Included in the seminal 1960’s exhibitions curated by Germano Celant, Pier Paolo Calzolari (b. 1943; Bologna, Italy) is associated with “Arte Povera” and is one of the only remaining living artists from this movement. The artist’s youth was spent in Venice where he was influenced by the city’s particular light and its reflection on the marble of the buildings. These observations lead him to working with frost, one of his most unique and defining materials, which he used to illustrate the perfect white. Like other artists of the “Arte Povera” movement, Calzolari’s materials are elemental and frequently organic: fire, salt, lead, tobacco, moss, burnt wood, oyster shells, tobacco leaves, felt neon, and on occasion butter. While Calzolari may be classified as an installation artist, his practice also includes painting, sculpture and performance. He created “happenings” as early as 1966, drawing viewers into his artwork as performers in what he termed “an activation of space.” Over the subsequent decades Calzolari has continued to experiment, exploring his ongoing interest in light, matter, and time within these media.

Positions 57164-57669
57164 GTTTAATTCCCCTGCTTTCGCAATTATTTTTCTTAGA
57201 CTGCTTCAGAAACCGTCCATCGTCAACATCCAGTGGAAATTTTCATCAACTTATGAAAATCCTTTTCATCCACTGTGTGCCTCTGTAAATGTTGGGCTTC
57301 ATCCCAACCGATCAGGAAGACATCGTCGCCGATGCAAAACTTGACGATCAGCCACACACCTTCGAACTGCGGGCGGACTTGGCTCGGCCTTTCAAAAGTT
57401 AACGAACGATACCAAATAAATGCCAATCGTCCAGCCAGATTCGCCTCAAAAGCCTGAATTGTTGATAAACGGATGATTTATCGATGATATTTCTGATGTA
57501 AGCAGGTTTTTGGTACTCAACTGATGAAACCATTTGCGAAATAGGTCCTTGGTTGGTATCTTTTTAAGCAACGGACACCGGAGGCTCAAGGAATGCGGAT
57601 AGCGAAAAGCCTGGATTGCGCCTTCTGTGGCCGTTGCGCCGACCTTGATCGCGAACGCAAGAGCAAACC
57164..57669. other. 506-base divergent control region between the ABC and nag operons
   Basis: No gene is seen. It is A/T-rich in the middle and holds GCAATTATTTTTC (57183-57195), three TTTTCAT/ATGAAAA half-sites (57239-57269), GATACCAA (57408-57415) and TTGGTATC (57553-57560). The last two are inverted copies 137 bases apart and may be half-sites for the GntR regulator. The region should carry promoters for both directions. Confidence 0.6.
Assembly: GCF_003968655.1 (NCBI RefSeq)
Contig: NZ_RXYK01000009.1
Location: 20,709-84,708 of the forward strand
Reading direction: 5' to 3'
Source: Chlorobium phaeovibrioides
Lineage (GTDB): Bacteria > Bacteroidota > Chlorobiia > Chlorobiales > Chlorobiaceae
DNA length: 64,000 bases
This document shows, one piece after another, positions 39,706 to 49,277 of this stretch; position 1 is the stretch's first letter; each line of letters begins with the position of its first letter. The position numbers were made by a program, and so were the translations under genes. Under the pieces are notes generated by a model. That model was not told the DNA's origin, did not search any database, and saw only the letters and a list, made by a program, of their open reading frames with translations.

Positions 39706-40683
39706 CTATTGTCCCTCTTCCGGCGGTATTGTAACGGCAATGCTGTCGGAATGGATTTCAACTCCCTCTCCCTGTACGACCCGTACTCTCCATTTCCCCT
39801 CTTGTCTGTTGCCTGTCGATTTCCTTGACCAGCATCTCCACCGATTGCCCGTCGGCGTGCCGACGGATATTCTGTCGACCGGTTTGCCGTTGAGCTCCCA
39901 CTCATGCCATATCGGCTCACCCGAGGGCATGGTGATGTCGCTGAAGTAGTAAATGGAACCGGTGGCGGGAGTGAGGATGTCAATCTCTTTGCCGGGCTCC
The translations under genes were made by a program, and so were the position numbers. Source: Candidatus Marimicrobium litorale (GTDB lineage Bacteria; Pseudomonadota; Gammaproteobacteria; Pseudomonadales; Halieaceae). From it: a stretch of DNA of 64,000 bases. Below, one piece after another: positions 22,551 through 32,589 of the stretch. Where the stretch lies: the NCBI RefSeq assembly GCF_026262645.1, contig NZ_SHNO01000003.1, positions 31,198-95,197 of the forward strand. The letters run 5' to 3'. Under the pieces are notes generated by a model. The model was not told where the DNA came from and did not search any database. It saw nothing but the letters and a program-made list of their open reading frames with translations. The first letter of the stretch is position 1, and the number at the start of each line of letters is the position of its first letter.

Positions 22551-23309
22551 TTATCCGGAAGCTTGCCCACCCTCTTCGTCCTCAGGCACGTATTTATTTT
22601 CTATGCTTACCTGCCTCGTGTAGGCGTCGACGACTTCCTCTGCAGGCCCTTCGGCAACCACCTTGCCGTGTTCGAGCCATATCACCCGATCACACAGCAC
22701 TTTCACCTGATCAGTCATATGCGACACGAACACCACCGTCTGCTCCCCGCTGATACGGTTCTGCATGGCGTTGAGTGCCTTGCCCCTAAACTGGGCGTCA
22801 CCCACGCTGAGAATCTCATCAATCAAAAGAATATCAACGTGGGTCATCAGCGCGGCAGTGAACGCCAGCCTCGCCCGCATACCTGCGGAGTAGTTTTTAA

Calzolari’s first exhibition at Marianne Boesky Gallery in 2012 was the artist’s first in the United States in over 20 years. In June 2019, Pier Paolo Calzolari was the subject of a major retrospective Painting as a Butterfly at the Madre Museum in Naples, which was curated by Achille Bonito Oliva and Andrea Villani. Calzolari’s works are included in the collections of the Art Institute of Chicago, Guggenheim Museum, New York, Sammlung Goetz, Munich, Centre Pompidou, Paris, and Palazzo Grassi, Punta della Dogana François Pinault Foundation, Venice, amongst many others. He has been exhibited at the Museum of Modern Art (1985, 2013), Documenta (1992), Galerie Nationale du Jeu de Paume (1994), Venice Biennale (1978, 2007), Ca’ Pesaro, Galleria Internazionale d’Arte Moderna (2011), the Peggy Guggenheim Collection (2011), and the Centre Pompidou (2016). The artist currently lives and works in Lisbon, Portugal.